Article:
Spider research shows that invertebrate decline is a tangled web

A study on a common European garden spider species in Switzerland reveals a startling drop in abundance since the 1970s and '80s.

Garden cross spider. © Klaus Vartzbed/Getty

The well-publicised decline in insect populations is having knock-on effects up the food chain, according to new research showing a startling drop in one of Europe’s most widespread and familiar spiders over the last four decades.

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The research, conducted in Switzerland, found that the garden cross spider – the classic orb web spinner – was about 140 times more abundant in the 1970s and ’80s than it is now.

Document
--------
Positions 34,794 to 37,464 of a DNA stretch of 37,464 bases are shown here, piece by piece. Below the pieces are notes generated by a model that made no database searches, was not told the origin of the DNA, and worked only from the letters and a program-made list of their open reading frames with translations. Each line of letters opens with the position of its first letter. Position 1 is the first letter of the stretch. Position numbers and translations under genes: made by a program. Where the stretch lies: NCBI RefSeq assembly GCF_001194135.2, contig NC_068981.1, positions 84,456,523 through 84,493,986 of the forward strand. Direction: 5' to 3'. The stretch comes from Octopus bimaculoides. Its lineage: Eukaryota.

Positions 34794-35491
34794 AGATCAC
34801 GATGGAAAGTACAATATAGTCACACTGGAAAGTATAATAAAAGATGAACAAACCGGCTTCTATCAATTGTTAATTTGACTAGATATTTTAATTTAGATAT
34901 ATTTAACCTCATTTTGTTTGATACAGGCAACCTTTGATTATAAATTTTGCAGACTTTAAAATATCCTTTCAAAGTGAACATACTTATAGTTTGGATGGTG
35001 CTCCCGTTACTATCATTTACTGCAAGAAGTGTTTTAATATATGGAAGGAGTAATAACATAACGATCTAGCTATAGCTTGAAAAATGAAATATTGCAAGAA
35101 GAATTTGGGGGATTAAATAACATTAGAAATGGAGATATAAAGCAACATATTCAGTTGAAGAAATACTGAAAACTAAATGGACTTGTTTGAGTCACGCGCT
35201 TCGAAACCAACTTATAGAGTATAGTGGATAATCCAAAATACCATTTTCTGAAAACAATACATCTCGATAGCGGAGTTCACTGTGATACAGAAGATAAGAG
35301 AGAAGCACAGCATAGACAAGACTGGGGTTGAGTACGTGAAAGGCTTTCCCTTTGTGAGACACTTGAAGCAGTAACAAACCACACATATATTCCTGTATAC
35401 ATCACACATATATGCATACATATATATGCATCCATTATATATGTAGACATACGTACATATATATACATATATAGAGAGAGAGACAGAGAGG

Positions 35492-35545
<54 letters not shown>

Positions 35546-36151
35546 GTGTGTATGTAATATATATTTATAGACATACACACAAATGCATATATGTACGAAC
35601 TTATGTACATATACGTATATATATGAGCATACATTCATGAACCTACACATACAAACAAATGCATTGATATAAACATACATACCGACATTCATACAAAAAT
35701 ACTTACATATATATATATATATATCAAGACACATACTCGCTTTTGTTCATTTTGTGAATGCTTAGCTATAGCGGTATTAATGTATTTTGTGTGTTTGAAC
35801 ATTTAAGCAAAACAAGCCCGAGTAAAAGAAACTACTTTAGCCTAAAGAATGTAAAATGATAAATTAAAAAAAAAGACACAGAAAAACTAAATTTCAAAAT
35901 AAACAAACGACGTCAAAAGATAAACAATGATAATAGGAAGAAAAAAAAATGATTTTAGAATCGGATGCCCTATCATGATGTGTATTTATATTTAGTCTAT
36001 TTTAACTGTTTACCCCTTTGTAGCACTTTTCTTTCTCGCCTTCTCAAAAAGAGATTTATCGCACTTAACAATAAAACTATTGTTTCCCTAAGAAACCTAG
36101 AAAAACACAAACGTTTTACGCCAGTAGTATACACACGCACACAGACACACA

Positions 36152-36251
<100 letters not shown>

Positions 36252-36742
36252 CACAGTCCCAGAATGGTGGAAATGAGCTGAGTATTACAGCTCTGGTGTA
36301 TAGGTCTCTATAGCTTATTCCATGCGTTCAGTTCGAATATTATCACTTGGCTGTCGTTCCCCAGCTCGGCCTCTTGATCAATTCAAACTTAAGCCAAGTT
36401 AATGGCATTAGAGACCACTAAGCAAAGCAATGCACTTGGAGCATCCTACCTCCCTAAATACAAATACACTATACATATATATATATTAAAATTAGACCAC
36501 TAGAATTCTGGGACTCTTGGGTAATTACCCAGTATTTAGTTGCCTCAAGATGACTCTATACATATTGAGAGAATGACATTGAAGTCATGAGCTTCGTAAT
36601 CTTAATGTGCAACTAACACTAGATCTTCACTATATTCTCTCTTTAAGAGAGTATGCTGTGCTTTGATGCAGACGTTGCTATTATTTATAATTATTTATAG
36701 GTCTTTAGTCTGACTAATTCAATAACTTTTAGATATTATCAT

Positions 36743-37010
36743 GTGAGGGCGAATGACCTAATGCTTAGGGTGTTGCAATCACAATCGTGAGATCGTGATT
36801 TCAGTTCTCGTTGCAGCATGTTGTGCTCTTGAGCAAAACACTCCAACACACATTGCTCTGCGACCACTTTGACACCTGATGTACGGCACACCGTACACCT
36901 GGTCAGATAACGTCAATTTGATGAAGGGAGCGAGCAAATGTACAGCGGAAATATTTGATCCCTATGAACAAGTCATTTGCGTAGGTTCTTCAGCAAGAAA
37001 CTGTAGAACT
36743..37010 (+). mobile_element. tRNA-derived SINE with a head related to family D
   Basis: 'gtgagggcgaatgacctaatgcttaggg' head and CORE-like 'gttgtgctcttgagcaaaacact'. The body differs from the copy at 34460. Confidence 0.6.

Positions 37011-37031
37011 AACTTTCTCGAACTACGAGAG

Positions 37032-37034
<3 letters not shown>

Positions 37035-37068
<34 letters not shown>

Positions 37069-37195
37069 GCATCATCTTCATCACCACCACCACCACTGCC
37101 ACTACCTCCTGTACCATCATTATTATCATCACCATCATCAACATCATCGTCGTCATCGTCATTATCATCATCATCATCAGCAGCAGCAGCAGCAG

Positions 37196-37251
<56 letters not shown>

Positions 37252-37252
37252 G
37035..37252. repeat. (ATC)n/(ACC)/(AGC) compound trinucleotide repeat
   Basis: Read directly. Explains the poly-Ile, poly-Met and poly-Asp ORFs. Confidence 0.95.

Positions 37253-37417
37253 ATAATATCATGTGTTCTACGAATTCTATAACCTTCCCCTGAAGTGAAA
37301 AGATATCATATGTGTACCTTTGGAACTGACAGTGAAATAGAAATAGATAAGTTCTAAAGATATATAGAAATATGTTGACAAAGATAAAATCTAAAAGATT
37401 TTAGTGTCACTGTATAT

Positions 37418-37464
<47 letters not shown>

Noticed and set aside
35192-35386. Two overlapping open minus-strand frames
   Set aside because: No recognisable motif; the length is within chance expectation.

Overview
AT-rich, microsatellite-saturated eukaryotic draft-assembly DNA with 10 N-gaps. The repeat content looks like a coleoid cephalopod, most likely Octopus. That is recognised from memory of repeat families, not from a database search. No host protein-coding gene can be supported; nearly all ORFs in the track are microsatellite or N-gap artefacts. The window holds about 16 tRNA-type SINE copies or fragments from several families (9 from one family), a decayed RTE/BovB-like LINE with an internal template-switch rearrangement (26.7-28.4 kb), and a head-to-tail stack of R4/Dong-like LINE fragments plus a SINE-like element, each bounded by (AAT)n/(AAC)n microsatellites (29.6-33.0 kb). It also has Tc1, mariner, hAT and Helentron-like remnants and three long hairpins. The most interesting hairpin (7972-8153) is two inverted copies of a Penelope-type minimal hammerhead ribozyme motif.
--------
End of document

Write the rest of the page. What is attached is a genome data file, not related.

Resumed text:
The most extensive and up-to-date estimate for the decline in terrestrial insects worldwide suggests that they are disappearing at a rate of nearly one per cent per year, or 24% over the last 30 years.

“This must have consequences for spiders, birds, bats, et cetera, since flying insects are the major diet for many of these creatures,” says Martin Nyffeler of the University of Basel, who led the spider work.

“Due to the fact that the number of insects found in spider webs is much lower nowadays compared with 40 years ago, I am very confident that insect decline is the problem.”

Nyffeler says that similar surveys are now needed in other parts of Europe, including the UK, and on other species of spider, to test whether this is more than a local effect.

Read the full paper in Insects.


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Main image: Garden cross spider. © Klaus Vartzbed/Getty